This last month I had the pleasure of touring the Seguin Moreau Cooperage in Napa. First, to be able to do this is beyond amazing, so thank you to Fidelitas and Seguin Moreau for your generosity and allowing me to take a million photos.
Barrels are an essential tool to the winemaking process. The largest take away was that the entire barrel is used during the build, that everything from the left behind scraps are used to start the fires for toasting, this is to help maintain consistency.
At Fidelitas we are purchasing mostly French Oak and American Oak and using a medium-medium plus toasting. This is always dependent on Charlie’s preference and the expression of the wine.
The winemaker will order barrels to their specification and these guys handle the rest. If you notice the gentleman in the above photo he is hammering down the toasting hoops and rotating each barrel around the fire to ensure the proper toasting is achieved. We had the pleasure of smelling inside the barrels right after they had been removed from the fires. The most intoxicating aromas of fresh baked bread!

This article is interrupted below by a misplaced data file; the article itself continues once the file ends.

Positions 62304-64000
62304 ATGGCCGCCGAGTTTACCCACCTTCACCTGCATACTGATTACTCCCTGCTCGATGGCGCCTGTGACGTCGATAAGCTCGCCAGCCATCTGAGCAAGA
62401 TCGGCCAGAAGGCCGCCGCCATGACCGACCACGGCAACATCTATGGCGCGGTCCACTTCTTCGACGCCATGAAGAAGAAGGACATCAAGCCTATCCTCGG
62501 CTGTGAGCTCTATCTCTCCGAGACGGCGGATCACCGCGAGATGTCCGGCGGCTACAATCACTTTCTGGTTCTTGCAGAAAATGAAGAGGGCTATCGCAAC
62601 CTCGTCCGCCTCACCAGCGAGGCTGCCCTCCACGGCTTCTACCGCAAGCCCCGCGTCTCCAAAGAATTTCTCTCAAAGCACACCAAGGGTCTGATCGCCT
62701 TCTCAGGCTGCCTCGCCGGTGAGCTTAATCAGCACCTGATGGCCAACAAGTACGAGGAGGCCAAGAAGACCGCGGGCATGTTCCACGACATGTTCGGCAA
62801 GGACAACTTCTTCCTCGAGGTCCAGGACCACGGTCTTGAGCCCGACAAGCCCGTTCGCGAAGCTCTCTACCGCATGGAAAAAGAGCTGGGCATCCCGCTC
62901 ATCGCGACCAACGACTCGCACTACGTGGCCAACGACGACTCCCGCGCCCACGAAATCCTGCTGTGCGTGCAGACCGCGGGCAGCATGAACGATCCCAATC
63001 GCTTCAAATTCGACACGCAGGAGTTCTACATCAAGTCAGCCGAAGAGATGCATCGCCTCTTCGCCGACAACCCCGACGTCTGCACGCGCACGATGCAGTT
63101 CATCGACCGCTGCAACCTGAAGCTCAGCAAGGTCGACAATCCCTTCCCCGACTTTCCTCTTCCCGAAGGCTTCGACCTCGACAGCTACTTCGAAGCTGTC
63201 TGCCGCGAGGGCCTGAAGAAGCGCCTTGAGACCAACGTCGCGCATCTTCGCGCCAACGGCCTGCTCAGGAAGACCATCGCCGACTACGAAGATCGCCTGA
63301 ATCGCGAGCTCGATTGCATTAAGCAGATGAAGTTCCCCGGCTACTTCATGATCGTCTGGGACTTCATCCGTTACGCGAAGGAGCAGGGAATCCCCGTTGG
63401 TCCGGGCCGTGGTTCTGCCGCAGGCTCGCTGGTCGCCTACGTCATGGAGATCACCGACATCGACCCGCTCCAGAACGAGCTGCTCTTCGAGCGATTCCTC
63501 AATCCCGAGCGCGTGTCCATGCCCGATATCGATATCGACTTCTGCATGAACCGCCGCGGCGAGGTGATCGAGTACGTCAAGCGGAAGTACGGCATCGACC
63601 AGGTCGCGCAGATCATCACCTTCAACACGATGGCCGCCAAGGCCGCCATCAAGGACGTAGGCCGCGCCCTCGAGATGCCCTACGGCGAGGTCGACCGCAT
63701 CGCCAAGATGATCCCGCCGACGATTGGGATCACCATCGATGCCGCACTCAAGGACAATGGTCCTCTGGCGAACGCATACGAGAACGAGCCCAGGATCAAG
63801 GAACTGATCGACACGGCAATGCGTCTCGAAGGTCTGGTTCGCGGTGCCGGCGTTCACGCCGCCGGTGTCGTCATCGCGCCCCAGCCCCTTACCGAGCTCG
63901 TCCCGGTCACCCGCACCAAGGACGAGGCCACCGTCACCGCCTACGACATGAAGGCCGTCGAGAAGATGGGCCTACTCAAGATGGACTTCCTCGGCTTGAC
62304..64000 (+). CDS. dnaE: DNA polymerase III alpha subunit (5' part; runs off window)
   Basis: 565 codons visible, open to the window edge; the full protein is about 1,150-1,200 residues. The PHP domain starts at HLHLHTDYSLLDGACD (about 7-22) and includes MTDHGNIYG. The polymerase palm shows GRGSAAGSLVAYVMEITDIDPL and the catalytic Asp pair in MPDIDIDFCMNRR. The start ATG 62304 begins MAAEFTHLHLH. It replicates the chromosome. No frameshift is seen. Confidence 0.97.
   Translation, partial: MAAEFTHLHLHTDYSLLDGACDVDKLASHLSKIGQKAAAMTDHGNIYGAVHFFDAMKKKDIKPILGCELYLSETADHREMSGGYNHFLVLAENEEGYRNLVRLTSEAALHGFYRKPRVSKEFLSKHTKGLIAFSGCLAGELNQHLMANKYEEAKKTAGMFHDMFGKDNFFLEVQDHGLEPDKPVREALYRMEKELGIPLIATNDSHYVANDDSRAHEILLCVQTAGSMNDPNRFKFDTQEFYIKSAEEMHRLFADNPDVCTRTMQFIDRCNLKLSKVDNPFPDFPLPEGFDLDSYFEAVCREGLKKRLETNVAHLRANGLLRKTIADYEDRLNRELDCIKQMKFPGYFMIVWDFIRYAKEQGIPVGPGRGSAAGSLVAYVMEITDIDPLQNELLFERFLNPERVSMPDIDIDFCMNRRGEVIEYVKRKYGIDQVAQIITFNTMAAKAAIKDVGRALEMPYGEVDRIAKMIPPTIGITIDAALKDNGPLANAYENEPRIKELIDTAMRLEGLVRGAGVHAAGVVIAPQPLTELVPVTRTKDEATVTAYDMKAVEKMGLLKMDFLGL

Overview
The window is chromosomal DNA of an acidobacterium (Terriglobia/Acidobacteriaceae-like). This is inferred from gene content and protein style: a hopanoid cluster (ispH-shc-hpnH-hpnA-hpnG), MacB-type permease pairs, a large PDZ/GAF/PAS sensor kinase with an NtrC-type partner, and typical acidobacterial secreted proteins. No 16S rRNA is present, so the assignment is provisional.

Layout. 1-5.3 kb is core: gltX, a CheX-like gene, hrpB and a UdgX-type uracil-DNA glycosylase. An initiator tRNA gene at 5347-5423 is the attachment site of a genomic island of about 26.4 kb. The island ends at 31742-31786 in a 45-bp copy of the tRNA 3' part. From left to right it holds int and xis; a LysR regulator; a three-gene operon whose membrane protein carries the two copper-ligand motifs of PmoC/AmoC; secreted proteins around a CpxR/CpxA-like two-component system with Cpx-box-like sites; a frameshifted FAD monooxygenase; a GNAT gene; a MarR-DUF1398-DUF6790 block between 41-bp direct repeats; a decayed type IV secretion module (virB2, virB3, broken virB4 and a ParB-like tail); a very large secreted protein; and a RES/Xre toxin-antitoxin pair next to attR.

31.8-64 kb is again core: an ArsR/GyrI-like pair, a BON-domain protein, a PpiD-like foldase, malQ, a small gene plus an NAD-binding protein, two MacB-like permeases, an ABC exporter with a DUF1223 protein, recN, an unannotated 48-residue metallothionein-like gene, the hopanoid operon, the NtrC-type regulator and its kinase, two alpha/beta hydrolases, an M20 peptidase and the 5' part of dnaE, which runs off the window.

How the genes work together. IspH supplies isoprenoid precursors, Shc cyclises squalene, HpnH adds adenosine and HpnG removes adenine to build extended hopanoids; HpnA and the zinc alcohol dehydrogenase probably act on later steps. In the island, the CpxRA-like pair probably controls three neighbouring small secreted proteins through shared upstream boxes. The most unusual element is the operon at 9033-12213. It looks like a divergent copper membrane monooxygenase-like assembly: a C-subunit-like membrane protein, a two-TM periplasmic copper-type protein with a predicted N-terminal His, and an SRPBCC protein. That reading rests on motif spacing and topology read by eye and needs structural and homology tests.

Then, after the barrels have slightly cooled they are then laid and start making their way to have the toasting hoops removed and replaced with galvanized steel hoops.
Then, the tops are laser cut to fit each barrel. Doesn’t it look like a giant stack of toasty, cookies?
Since French Oak is so delicate reeds are then woven in between the slats to prevent leaking. Then, the barrels move into the final stages, everything is then tightened, sanded, stamped and sealed.
As we begin to release our first club wines of the year we can’t help but cherish the tools that go into crafting each glass of wine.